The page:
If you have been following my blog for more than a week, you know that I am a big proponent of social media. We have used it at Thomas Nelson to achieve some dramatic results, particularly for a few of our authors who don’t otherwise have a media platform. As a result, I am convinced that social media marketing works. Except when it doesn’t.
Yesterday, I was reading a blog post by Tim Ferriss, author of The 4-Hour Work Week. I am a fan of his, so when I discovered that he had worked with StumbleUpon to develop a new blog traffic builder called Su.pr (pronounced “Super”), I got very excited.According to Tim, the program:
- Submits your content to StumbleUpon’s 7.9 million users with each post
- Showcases your best content in a right-hand sidebar for each page you link to
- Provides suggestions for optimal posting times, resulting in more traffic per post
- Schedules as many tweets or posts as you want, for any time
- Enables you to see your click-throughs in real-time
- Allows you to see your retweets for each post, including the biggest influencers (ranking coming soon)
- Posts to Twitter and Facebook at the same time, with more platforms in the pipeline
- Provides a way for you to use your own short URL (i.e. michaelhyatt.com/ab123) instead of someone else’s branding
So, I headed over to the Su.pr site to sign up. I discovered that it was in “private beta.” To sign-up, you have to enter an invite code. Thankfully, Tim had provided one on his site. When I entered it, I received this message: “Sorry, the invite code you entered is no longer valid” (see screenshot below).
No, problem, I thought. Tim said he only had 50, so I obviously got here too late.
When I clicked on the Request one link, Su.pr told me to follow StumbleUpon on Twitter—they would be posting invite codes there (see screenshot below). So I dutifully did as I was asked and begin following. I thought, Um. This might be a cool promotional tool.
After a few hours, I noticed that StumbleUpon had not posted any invitation codes. So, I decided to check StumbleUpon’s Twitter profile. I was surprised that they had not provided an update since February 20. I kid you not (see screenshot below)!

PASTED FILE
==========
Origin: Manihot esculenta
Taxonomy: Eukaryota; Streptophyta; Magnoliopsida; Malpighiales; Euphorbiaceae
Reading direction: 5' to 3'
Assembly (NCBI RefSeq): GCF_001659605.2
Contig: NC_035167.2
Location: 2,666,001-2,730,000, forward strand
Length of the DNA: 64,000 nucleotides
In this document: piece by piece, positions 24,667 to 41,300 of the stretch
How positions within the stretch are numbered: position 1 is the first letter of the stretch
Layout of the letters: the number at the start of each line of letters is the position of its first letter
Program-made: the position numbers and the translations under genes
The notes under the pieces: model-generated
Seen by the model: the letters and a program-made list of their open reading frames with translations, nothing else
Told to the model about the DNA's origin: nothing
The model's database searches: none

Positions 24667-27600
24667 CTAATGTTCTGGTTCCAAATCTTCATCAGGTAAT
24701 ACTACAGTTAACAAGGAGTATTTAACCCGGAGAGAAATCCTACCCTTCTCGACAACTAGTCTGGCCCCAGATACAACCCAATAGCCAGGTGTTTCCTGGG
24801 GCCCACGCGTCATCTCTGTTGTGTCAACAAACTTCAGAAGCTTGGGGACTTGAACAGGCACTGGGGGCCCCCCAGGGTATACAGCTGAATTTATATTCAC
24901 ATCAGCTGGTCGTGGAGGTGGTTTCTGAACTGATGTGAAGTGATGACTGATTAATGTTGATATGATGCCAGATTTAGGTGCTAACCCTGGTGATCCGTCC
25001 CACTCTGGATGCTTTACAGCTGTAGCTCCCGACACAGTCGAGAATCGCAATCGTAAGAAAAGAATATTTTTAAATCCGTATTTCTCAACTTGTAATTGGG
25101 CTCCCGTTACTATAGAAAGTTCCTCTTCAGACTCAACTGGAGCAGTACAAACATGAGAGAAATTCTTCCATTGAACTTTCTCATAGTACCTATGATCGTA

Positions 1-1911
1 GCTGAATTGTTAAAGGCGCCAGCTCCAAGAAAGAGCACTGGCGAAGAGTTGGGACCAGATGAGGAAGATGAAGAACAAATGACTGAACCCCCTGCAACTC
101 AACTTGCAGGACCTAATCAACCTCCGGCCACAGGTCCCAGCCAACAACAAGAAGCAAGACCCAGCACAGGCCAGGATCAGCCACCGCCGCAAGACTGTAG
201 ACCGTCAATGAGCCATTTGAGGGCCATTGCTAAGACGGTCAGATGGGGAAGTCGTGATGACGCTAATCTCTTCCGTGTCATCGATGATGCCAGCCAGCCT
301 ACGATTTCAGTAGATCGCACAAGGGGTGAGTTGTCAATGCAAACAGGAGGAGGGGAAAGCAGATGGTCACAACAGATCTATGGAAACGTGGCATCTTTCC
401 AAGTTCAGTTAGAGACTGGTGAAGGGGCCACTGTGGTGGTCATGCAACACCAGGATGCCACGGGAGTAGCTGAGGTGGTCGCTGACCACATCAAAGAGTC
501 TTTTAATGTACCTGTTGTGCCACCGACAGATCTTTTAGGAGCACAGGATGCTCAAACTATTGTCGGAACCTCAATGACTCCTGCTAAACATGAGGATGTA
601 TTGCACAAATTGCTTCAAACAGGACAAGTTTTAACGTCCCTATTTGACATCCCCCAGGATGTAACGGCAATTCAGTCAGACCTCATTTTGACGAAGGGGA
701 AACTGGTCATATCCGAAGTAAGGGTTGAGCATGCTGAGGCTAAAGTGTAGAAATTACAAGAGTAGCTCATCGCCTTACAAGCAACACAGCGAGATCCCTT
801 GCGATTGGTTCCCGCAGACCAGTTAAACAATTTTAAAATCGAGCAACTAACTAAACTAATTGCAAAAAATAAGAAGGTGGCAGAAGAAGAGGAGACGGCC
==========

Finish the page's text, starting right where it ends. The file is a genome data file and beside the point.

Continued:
Obviously, someone dropped the ball. Frustrating prospective users is not the way to build your brand online—especially a new brand. What can we learn from this? Five things:
- Don’t launch a new project until it is ready.
- Make sure you have checked every path a prospective customer might take.
- Check and double-check links to make sure you know where they lead.
- Don’t go big on the promotion until you know for sure you have everything working.
- If you screw up, fix it and then admit it—fast!
We hear a lot of talk about viral marketing. What people sometimes forget is that it also works in reverse when customers have a bad experience. Think of this as viral anti-marketing.
Update: Just as I was finishing this post, TechCrunch posted a few more invite codes. I went to the Su.pr site and was pleased that I got in. I got past the first screen and was asked to enter my username, email, and password. However, I was also supposed to enter some CAPTCHA code to protect the site against spam robots. Unfortunately, my browser wouldn’t display the code (see screenshot below). I tried it on two different browsers (Safari 4 and Firefox 3, both on the Mac.)
I’m not sure about the product, but the marketing is definitely not ready for prime time.